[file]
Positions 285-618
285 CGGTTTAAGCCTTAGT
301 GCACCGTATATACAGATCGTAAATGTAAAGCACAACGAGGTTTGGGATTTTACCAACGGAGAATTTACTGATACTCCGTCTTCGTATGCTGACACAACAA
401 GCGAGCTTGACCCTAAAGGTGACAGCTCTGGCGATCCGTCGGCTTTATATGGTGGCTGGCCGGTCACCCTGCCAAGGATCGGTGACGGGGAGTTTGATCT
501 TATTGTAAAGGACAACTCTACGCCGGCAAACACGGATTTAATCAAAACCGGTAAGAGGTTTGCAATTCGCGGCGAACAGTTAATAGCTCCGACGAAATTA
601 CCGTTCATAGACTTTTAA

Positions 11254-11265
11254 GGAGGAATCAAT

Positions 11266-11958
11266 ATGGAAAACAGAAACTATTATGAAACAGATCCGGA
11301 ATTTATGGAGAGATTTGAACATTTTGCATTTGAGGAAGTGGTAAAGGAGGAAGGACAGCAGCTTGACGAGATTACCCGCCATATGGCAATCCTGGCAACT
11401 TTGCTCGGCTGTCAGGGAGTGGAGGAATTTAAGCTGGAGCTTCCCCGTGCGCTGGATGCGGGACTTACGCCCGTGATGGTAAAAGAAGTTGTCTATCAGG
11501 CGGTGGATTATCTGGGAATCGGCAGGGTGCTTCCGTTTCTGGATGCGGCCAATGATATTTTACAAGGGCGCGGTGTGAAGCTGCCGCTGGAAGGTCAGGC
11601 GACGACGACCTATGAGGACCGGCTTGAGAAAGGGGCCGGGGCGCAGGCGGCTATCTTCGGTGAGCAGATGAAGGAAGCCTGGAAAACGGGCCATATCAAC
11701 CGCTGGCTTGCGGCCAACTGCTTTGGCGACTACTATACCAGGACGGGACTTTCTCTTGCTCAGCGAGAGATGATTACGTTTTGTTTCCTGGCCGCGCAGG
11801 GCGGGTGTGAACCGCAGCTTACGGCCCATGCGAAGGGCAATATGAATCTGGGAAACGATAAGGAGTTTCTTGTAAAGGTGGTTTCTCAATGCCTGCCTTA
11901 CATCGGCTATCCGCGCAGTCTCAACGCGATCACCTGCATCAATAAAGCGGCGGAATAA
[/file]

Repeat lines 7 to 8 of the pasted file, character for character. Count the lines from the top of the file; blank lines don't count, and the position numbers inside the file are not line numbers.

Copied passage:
Positions 11254-11265
11254 GGAGGAATCAAT